The Age of Enlightenment is often seen as a historical anomaly, a brief moment in time when numerous intellectuals believed in a society based on common sense and tolerance. The Enlightenment was not really a holistic philosophy, it was more a set of values shared by thinkers all around the world: At the core, Enlightenment was about freedom, democracy and reason. The Enlightenment brought a rise of the public sphere in Europe. This includes academies, the book industry, journals, coffeehouses, debating societies , salons and freemasonic lodges. See any parallels to our current information revolution and new forms of public spheres we’re experiencing each and every day?
While the human experience has been radically changed by the Enlightenment , businesses overall have been stuck in the Middle Ages. Or, at least, in a system where Wall Street resembles Versailles and figures like Merrill Lynch’s CEO John Thain (redecorating his office for over $1 million during the height of the Great Recession) make Marie Antoinette look like a street worker. It’s very apparent that big businesses have reverted to principles of oligarchy, aristocracy, the divine right of kings and theocracy. Yes, I said it: theocracy. In the corporate world the deity is interchangeable – Shareholder Value one day, data the other. Nothing against a good belief system but it has no place in the boardroom. And these varying belief systems are mostly to blame for the current Great Recession: CEO’s that sacrificed the long-term future of a company for short-term benefits and quick bonuses. Outrageous executive compensation packages combined with a middle class squeeze. Mindless belief in data and algorithm that almost brought Wall Street down and ended life as we know it.
The advent of social technologies has unleashed a consumer force never seen and experienced before. People expect things to happen immediately, any delays or excuses are not acceptable anymore. We used to believe yesterday’s news were boring, now we find today’s news boring and expect real-time experiences. This applies not only to news outlets; this applies to all businesses. If you’re not real-time very quickly, you’ll vanish. Focusing on real-time makes strategists and product developer cringe: What will happen to all these neat and thick road maps, the inspiring goals and objectives? What will happen to day-long workshops hashing out the strategy of the future? They’ll disappear. And will be replaced with discussions and collaborations how to deal with the ‘here and now’.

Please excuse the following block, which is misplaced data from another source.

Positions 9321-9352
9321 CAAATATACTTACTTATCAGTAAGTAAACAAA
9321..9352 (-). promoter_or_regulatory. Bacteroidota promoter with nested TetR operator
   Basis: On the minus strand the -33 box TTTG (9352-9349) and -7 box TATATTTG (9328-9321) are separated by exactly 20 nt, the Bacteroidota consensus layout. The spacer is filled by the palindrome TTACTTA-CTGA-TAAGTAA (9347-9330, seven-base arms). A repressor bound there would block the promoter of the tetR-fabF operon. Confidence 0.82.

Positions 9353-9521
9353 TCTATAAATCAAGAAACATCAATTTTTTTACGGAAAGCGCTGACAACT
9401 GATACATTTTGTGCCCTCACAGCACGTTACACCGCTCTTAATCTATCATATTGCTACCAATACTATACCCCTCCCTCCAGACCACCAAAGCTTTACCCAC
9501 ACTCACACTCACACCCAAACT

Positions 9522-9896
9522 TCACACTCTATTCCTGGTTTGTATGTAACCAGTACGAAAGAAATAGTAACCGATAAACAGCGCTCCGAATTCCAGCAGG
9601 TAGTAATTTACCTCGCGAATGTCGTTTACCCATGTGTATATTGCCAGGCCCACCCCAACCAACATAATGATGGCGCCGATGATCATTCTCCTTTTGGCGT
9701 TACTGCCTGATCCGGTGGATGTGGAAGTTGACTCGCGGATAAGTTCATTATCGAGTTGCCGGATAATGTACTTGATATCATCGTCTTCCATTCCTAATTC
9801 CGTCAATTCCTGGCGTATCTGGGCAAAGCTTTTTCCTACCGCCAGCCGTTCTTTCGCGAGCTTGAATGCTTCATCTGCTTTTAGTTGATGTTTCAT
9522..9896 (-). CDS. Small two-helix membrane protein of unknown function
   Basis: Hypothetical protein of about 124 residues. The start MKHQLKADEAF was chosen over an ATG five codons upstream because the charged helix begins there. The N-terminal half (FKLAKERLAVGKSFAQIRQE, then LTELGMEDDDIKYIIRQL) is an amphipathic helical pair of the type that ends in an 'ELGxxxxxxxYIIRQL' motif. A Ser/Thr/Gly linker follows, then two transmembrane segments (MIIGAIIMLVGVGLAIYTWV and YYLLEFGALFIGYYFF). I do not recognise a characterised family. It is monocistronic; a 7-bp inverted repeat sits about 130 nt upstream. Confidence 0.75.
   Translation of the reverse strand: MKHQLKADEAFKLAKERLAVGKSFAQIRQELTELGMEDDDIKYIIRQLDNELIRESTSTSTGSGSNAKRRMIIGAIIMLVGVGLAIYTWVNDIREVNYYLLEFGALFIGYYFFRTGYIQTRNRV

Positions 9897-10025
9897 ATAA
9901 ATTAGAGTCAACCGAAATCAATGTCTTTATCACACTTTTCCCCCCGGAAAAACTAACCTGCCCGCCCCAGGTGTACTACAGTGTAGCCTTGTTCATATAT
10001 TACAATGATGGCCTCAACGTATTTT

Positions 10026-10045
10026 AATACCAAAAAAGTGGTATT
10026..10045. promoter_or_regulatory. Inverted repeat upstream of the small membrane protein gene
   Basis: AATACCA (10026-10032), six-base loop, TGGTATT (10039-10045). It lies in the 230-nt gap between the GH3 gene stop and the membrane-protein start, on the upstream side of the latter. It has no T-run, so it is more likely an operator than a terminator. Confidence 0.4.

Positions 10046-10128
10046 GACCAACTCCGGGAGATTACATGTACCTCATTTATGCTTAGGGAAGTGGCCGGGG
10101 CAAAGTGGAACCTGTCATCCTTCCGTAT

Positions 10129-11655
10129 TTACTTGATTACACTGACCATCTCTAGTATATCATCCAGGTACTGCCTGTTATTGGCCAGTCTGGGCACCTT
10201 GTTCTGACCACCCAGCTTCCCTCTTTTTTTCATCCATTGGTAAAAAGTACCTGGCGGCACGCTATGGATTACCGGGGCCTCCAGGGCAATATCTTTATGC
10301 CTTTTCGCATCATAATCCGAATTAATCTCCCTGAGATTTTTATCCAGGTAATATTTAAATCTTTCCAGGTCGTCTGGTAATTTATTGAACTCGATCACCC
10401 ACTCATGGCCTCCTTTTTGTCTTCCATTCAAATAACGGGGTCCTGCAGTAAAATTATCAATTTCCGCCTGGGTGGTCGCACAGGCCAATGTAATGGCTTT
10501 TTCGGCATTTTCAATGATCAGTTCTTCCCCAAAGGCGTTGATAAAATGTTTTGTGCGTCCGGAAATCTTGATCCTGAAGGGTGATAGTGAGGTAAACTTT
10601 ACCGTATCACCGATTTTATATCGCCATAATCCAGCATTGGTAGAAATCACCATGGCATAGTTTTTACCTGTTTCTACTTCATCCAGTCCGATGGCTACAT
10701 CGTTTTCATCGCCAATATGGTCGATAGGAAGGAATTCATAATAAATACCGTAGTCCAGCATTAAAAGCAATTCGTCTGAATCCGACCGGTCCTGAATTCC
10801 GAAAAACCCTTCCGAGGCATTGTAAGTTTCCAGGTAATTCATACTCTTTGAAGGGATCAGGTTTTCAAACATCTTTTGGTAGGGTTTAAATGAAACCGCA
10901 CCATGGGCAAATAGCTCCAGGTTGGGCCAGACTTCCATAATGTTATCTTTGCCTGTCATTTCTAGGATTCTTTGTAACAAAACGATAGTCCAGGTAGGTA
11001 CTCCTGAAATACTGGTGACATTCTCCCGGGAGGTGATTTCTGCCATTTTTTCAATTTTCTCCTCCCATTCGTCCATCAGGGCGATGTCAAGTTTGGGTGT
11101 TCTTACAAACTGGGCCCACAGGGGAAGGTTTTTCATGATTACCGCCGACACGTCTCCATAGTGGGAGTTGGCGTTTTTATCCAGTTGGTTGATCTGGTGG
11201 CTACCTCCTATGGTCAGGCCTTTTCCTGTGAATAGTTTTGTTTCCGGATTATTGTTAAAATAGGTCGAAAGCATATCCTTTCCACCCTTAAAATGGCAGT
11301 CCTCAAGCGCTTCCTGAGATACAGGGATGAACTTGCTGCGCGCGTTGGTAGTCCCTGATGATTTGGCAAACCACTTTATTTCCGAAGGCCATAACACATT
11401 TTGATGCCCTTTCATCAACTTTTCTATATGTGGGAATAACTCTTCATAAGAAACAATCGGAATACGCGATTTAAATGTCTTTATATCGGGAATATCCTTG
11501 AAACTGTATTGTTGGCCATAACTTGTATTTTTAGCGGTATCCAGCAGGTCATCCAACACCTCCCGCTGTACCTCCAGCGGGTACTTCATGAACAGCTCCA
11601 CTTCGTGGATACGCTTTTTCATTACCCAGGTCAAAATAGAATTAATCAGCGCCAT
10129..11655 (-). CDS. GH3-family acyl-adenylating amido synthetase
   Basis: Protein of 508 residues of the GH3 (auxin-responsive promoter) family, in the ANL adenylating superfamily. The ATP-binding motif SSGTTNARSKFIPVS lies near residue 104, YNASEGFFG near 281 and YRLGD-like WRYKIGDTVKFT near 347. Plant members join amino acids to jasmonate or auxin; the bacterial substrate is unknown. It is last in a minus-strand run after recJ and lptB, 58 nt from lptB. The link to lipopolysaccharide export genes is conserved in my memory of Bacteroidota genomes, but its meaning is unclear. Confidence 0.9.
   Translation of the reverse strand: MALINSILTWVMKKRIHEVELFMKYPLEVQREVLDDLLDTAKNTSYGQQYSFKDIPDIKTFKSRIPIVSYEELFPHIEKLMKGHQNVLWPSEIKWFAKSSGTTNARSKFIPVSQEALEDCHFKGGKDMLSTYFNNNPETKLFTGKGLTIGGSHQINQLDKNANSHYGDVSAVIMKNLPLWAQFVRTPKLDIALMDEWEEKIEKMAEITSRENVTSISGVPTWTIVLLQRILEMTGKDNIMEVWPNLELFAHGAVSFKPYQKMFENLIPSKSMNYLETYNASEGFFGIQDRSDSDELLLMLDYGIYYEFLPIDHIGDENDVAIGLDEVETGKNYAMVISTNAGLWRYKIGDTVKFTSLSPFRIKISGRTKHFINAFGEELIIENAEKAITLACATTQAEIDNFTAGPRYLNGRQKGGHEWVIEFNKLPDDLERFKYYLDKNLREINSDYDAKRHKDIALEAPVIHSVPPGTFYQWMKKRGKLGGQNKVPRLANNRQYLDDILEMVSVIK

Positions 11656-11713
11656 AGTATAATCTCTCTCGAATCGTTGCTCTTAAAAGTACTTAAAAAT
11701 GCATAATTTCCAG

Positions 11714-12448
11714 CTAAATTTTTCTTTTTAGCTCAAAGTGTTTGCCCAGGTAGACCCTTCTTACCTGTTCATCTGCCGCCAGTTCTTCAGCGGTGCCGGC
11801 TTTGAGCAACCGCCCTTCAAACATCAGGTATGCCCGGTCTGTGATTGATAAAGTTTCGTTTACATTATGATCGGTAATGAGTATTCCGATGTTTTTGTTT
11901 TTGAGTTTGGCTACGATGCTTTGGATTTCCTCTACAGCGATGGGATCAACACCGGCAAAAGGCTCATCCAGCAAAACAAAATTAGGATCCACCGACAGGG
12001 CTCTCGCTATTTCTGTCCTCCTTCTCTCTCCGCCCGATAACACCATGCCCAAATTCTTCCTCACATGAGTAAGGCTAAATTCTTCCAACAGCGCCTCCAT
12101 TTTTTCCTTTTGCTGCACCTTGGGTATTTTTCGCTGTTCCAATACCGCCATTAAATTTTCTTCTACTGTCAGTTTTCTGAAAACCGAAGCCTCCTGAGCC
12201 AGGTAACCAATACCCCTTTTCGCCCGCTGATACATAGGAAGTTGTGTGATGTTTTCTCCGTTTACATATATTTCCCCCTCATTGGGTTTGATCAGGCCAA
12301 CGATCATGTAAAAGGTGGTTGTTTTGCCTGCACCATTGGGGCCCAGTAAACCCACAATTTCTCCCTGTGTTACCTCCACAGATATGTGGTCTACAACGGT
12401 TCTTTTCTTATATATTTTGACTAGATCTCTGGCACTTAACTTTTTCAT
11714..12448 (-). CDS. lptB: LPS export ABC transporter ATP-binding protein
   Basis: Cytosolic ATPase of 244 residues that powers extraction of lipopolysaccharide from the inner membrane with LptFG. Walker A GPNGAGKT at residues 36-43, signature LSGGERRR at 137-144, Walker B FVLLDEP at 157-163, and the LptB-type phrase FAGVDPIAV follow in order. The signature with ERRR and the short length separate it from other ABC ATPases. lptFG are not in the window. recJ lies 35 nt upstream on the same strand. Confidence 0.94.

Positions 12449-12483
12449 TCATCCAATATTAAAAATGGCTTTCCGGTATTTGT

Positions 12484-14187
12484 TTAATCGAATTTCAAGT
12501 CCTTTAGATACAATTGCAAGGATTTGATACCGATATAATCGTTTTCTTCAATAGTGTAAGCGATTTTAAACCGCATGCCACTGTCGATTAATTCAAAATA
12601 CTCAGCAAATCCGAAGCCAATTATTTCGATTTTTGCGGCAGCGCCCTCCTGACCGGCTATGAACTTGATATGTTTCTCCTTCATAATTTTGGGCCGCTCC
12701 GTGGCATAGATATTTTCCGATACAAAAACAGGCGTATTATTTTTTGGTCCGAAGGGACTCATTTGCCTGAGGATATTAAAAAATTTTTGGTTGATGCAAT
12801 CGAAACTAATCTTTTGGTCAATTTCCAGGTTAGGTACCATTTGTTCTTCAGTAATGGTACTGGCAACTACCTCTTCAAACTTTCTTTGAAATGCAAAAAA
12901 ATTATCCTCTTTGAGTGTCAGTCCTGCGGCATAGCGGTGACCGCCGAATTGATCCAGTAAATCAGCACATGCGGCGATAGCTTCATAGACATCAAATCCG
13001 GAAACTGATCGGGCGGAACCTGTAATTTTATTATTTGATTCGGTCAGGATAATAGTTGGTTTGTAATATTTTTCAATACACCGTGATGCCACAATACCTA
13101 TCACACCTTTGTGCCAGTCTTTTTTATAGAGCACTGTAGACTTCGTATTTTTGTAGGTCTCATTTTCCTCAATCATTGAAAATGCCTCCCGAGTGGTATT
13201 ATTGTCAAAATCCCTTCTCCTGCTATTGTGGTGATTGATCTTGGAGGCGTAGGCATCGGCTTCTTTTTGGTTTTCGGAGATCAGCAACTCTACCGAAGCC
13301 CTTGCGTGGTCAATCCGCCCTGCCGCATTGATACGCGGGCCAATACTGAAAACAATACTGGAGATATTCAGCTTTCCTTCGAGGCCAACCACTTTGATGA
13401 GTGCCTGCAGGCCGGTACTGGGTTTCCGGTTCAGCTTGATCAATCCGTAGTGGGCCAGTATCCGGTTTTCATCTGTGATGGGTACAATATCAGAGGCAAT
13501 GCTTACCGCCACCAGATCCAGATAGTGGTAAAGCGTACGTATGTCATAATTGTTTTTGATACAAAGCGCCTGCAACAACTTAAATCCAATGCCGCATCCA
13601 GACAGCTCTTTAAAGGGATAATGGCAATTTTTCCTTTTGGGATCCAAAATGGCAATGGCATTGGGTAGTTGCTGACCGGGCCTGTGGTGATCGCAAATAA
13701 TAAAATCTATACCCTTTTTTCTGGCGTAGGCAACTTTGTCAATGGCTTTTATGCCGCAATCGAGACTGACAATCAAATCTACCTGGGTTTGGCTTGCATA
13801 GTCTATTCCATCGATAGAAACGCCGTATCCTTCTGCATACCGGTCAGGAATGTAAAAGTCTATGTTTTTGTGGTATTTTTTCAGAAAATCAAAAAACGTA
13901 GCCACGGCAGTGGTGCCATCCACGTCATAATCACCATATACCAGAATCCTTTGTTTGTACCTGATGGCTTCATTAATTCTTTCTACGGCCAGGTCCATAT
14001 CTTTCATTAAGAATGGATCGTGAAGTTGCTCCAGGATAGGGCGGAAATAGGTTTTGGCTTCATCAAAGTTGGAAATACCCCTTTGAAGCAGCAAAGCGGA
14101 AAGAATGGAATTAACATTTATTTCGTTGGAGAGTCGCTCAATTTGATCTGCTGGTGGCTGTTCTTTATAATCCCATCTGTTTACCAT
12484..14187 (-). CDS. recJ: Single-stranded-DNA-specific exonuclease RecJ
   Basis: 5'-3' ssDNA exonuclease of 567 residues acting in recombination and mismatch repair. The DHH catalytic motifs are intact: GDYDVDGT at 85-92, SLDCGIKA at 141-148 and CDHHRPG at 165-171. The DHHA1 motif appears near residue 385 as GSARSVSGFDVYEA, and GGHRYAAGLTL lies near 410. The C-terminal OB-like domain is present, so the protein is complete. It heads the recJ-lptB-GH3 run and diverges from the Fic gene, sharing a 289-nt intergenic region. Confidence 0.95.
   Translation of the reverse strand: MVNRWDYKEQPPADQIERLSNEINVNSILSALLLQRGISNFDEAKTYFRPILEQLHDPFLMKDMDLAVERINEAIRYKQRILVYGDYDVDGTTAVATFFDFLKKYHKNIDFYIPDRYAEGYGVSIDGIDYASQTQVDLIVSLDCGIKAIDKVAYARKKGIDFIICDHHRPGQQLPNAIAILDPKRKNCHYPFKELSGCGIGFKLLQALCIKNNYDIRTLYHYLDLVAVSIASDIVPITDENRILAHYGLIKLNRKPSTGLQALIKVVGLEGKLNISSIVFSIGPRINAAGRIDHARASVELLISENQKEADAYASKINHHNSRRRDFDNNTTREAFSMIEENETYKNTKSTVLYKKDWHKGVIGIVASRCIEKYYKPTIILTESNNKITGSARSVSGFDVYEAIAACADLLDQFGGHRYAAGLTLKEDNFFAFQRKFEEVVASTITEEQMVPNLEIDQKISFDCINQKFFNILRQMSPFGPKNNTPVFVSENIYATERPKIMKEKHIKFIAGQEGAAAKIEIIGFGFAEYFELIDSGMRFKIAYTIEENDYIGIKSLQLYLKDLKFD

That’s where the concept of a business based on social marketing principles comes in.
At their core, real-time businesses have to be social. Only if you burn down the silos, open the communication flow to all participants in the value chain (not only consumers – vendors, suppliers, employees, etc.) will you be successful in the evolving real-time world. Good companies will use consumer feedback to improve their products and services. (And some are already living this model.) Great companies will anticipate consumer needs before they are even aware of their own desire. The goal will be to be redesign your car while you’re driving it. (Talking about Big, Hairy, Audacious Goals!)
It requires more from businesses than just writing a check to consultants and agencies. It requires for them to become enlightened. To understand that the clowns on CNBC are screaming louder and louder because they are beginning to grasp that things will never be as good as they were for them.
And so much better for the rest of us.
Businesses and institutions were developed to reign in chaos, silo people and make the world manageable to them. In the future, life will be more chaotic and each of us has to find ways to manage this new-found freedom. The last enlightenment lasted around 100 years. One reason why it ended was the top-down construct of this philosophy, lead by a few. The new age of corporate enlightenment has chances to last much longer because it will be designed from the bottom-up. And change life, work, organizations – basically everything – for the better.